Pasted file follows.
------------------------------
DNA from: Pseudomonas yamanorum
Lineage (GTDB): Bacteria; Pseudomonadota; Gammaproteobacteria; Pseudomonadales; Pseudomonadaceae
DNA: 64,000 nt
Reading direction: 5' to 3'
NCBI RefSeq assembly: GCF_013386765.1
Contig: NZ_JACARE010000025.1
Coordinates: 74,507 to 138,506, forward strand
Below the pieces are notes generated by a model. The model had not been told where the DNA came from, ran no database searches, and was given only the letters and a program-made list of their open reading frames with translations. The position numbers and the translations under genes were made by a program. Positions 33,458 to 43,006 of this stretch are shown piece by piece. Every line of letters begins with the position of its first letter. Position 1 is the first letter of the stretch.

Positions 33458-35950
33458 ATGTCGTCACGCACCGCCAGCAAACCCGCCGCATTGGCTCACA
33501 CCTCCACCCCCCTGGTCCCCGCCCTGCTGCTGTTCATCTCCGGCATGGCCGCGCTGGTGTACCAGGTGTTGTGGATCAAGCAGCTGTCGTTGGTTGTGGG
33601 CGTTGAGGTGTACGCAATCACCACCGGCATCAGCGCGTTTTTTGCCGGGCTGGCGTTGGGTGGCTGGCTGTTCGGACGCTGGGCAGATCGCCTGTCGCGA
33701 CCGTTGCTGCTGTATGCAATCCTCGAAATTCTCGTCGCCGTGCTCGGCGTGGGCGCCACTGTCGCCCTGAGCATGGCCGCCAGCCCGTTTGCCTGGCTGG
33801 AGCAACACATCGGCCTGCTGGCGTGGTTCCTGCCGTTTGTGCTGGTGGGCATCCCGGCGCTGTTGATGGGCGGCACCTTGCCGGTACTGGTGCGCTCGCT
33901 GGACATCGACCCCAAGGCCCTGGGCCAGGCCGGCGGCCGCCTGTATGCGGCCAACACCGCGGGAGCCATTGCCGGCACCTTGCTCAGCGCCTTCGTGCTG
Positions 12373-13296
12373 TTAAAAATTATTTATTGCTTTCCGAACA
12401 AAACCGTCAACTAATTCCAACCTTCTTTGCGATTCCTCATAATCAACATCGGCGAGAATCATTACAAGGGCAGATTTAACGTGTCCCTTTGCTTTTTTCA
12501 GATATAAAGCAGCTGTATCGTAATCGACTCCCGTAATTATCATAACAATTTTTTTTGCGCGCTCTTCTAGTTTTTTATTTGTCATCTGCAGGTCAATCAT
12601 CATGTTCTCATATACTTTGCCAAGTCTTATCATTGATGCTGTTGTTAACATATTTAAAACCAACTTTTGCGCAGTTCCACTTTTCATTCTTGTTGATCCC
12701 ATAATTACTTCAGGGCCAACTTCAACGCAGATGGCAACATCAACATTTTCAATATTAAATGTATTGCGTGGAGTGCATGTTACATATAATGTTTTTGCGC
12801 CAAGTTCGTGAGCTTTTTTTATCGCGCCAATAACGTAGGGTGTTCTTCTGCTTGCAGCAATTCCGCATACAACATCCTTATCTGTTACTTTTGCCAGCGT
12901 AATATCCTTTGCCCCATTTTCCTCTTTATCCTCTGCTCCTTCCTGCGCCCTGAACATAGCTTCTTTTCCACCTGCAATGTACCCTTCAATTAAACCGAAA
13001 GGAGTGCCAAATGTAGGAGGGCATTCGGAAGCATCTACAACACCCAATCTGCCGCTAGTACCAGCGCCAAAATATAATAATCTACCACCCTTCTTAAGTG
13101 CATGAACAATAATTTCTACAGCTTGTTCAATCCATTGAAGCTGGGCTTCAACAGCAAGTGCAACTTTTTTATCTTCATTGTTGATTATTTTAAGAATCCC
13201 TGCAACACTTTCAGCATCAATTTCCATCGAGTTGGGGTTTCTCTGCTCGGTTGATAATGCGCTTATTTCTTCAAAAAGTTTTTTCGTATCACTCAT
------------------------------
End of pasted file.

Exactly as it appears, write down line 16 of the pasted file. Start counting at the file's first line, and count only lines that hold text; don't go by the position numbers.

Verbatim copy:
Positions 12373-13296